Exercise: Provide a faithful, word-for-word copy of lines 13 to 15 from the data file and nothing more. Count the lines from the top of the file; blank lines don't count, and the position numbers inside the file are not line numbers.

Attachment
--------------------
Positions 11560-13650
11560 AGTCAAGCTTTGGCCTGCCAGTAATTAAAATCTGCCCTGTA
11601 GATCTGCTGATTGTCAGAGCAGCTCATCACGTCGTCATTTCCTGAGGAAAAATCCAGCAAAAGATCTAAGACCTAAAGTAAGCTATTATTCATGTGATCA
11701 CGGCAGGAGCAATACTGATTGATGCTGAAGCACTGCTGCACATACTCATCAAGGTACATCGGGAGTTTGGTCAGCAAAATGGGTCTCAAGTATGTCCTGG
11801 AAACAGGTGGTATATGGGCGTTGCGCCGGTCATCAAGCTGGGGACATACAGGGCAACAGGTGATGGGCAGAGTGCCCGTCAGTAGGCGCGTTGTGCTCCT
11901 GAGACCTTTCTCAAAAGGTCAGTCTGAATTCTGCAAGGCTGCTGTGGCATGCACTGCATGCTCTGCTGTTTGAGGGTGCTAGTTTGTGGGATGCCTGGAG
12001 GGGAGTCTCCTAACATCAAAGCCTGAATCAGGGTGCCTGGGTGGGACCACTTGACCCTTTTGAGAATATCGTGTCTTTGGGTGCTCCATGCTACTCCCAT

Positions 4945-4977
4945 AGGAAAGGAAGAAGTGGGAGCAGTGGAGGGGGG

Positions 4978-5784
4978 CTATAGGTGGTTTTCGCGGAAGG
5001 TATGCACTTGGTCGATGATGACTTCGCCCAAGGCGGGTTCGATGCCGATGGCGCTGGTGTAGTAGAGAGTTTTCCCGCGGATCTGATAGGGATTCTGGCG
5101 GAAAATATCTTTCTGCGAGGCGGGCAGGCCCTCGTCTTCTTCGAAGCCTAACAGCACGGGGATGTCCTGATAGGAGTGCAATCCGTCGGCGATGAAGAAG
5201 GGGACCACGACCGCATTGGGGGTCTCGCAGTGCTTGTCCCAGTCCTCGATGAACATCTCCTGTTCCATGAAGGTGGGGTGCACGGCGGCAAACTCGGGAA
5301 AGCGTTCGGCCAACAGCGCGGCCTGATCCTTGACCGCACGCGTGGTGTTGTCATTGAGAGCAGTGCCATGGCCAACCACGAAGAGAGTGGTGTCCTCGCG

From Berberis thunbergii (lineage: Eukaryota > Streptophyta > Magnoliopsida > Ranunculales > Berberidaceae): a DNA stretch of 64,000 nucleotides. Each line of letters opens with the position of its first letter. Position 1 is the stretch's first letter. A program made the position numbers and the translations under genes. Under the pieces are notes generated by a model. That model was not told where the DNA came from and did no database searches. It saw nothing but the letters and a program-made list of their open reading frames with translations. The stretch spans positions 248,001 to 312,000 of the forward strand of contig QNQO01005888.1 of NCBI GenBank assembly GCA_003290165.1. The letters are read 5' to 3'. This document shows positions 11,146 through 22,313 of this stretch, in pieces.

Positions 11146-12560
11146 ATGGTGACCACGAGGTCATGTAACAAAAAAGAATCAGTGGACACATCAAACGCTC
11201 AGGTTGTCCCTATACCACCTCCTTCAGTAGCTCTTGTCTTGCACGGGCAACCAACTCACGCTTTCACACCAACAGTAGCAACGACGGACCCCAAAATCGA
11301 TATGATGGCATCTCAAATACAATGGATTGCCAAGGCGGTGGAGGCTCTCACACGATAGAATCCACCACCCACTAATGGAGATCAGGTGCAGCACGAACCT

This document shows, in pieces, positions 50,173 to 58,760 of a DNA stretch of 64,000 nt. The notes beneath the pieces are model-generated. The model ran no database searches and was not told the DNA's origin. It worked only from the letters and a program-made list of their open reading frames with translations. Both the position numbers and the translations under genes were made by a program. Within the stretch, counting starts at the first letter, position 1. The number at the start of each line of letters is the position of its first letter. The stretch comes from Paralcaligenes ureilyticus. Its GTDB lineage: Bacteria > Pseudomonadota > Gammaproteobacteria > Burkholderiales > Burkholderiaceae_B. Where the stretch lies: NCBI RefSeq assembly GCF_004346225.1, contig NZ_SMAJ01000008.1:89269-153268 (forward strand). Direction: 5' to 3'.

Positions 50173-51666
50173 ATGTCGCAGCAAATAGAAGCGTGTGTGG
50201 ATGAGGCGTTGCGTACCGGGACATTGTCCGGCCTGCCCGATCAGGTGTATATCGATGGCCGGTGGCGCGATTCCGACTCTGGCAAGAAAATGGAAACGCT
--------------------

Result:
5101 GAAAATATCTTTCTGCGAGGCGGGCAGGCCCTCGTCTTCTTCGAAGCCTAACAGCACGGGGATGTCCTGATAGGAGTGCAATCCGTCGGCGATGAAGAAG
5201 GGGACCACGACCGCATTGGGGGTCTCGCAGTGCTTGTCCCAGTCCTCGATGAACATCTCCTGTTCCATGAAGGTGGGGTGCACGGCGGCAAACTCGGGAA
5301 AGCGTTCGGCCAACAGCGCGGCCTGATCCTTGACCGCACGCGTGGTGTTGTCATTGAGAGCAGTGCCATGGCCAACCACGAAGAGAGTGGTGTCCTCGCG